Techies (and Wal-Mart Heirs) Rule the Forbes Top 10

Ken-Hardin

Pity the poor millionaire, no matter how many times over. Nine digits is just not enough to get on the Forbes 400 list of the richest people in the U.S., published Friday. For the first time, everyone on the list this year is a billionaire.

 

Among the biggest of the fat cats, self-made tech giants continue to dominate the Top 10, unless you count the layabouts who inherited Bill Walton's fortune. (Four Wal-Mart heirs are on the list.)

 

Bill Gates is tops with a net worth of $53 billion, keeping his partner in philanthropy, Warren Buffet, in the second chair, with $46 billion. Other fortunes amassed by technology entrepreneurs include the $19.5 billion held by Oracle's Larry J. Ellison (No. 4), Paul Allen, with $16 billion (No. 5), and Michael Dell, with $15.5 billion (tied for No. 9).

 

Giving hope (or a good argument against Mom and Dad) to drop-outs and dreamers everywhere, most of the 10 richest Americans are drop-outs, including Gates, Allen, Dell, Ellison and Las Vegas casino mogul Sheldon Adelson.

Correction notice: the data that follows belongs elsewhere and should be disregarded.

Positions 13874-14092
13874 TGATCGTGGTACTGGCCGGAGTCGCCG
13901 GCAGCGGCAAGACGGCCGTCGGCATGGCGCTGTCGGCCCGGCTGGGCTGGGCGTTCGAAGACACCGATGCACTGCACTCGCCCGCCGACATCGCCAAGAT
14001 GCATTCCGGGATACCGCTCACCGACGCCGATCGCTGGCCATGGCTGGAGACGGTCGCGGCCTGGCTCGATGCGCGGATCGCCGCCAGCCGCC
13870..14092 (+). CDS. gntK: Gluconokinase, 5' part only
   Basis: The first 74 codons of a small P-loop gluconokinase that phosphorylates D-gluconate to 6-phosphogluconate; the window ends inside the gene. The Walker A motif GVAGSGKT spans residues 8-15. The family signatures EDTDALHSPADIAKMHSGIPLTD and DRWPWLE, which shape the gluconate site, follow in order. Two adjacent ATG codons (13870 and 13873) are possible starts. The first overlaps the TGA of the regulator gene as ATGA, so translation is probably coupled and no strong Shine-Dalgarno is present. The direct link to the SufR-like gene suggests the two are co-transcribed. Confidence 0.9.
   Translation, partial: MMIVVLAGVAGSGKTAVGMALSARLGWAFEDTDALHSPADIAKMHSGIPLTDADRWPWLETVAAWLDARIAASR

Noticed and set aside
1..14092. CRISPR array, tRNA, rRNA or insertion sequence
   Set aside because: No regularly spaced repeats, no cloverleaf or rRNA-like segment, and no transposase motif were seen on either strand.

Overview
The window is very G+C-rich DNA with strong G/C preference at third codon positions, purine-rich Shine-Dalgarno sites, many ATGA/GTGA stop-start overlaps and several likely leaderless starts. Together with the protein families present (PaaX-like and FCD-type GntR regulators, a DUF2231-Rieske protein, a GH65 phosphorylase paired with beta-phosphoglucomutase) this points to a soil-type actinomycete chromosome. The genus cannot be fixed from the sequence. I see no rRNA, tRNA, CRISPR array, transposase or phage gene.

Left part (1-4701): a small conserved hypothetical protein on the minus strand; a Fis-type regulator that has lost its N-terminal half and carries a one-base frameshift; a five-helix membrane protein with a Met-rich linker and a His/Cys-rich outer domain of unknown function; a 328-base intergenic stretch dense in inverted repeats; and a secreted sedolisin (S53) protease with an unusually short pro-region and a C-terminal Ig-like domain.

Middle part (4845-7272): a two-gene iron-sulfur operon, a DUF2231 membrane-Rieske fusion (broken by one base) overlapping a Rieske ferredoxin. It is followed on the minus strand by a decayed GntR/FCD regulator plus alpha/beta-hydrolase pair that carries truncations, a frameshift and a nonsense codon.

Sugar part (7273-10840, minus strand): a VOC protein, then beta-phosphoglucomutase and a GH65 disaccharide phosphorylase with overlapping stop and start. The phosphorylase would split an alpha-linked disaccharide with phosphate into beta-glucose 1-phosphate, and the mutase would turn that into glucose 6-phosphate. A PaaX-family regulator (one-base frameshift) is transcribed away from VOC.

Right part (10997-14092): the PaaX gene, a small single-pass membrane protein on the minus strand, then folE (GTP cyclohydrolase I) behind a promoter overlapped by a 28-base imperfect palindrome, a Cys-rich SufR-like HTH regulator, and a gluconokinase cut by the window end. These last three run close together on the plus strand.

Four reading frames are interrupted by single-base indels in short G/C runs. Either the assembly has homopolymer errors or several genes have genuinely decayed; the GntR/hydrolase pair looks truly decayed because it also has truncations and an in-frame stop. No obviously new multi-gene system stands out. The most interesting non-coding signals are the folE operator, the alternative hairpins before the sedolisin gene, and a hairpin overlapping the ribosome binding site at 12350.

Adelson makes the grade as the most impressive rise. It took him 11 years to make his first billion, and he has seen his net worth jump by an average of $1 million an hour since he took his company, which owns the Sands casino, public two years ago.



Add Comment      Leave a comment on this blog post
Sep 25, 2006 3:47 AM LoriH LoriH  says:
I have to wonder if Bill Gates would still be on the list if MS was held financially accountable for losses incurred by customers due to flaws, security and otherwise, in their software?  Hummm. We see lawsuits with huge settlements in other industries due to faulty products..... Reply

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